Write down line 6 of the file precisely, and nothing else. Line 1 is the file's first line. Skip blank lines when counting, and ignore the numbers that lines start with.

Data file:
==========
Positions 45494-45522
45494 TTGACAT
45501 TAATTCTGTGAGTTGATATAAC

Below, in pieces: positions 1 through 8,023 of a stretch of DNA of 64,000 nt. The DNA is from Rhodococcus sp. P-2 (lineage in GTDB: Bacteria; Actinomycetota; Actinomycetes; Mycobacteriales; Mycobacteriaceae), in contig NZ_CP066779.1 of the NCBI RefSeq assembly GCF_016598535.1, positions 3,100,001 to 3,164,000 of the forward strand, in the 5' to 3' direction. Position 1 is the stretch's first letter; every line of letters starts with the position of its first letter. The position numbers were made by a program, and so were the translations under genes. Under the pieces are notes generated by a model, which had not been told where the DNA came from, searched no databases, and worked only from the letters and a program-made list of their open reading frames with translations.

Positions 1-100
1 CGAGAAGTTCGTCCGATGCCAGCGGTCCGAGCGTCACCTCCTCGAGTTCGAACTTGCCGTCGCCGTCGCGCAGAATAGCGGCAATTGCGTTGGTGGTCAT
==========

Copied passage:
1 CGAGAAGTTCGTCCGATGCCAGCGGTCCGAGCGTCACCTCCTCGAGTTCGAACTTGCCGTCGCCGTCGCGCAGAATAGCGGCAATTGCGTTGGTGGTCAT